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What are Strokes in Transactional Analysis?

Dee Gillespie, Programme and Quality Assurance Advisor, writes about why understanding Strokes and their use and effects, have a range of applications for personal growth, communication styles and relationships.

Eric Berne described strokes as ‘a unit of recognition’, a very broad term that describes the vast number of ways that one person can acknowledge another.

As we move through social situations in our everyday lives, we are all giving and receiving Strokes, often completely out of our awareness.

Strokes can be:

  1. Positive – something intended as friendly, valuing or loving towards another person.

  2. Negative – a critical or harsh acknowledgement of another person.

  3. Conditional – focused on acknowledging for something you do, for example, “you look great when you wear that colour!”

  4. Non-conditional – about who you are – “you are great!”, or “I love you”.

  5. Verbal – given with words.

  6. non-verbal – given using expressions, body language, gestures etc.

Why are Strokes relevant?

Understanding Strokes and their use/effects has a range of applications for personal growth, communication styles and relationships.

Did you grow up with many unconditional, positive strokes?  This is the kind of recognition that tells us we are good exactly as we are, that we do not have to do or be anything to be seen this way.  If you did not receive many positive, unconditional strokes, you may have drawn some conclusions about yourself which cause difficulty in adult relationships (with self and others).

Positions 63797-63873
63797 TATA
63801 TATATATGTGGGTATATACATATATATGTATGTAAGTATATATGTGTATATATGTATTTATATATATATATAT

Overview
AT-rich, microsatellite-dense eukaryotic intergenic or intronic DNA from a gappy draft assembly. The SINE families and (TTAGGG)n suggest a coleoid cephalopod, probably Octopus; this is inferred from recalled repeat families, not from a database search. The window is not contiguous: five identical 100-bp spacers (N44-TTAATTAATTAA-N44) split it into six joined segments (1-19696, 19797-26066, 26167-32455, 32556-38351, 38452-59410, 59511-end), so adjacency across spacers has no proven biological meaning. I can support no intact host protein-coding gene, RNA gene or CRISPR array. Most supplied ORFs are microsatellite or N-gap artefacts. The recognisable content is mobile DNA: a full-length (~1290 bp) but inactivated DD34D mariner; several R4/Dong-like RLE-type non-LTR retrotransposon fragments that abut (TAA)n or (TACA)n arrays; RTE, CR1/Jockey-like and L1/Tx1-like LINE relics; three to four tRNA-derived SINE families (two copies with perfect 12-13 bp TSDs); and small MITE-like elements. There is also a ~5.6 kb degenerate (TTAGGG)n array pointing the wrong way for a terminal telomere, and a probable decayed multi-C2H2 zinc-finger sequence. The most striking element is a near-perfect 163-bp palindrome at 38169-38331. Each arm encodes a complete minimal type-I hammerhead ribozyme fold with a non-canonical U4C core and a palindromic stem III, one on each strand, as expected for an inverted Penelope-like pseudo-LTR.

What conditional positive strokes did you receive?  For example, were you ‘stroked’ mainly if you did well at school or in sports competitions, or if your body/behaviour looked a certain way?  Or perhaps you were positively stroked if you did well in something that mirrored a caregiver’s interests, as opposed to your own.

What are the non-verbal strokes you remember from your childhood?  Was there a kind of gesture or expression that sent a positive or negative message to you?

So far, we have focused on the past, but what about Strokes in the present?  Are you aware of how often you may be giving out strokes?  Are these conditional or unconditional?  How do Strokes play out in your current relationships?  Is there a balance/imbalance?

Often, when there is breakdown of communication and care in a relationship, negative strokes may have become commonplace.

In the TA101 course, we explore Strokes further, introducing you to this often subtle but impactful element of your communication with others, and the way it may be influencing your relationships.


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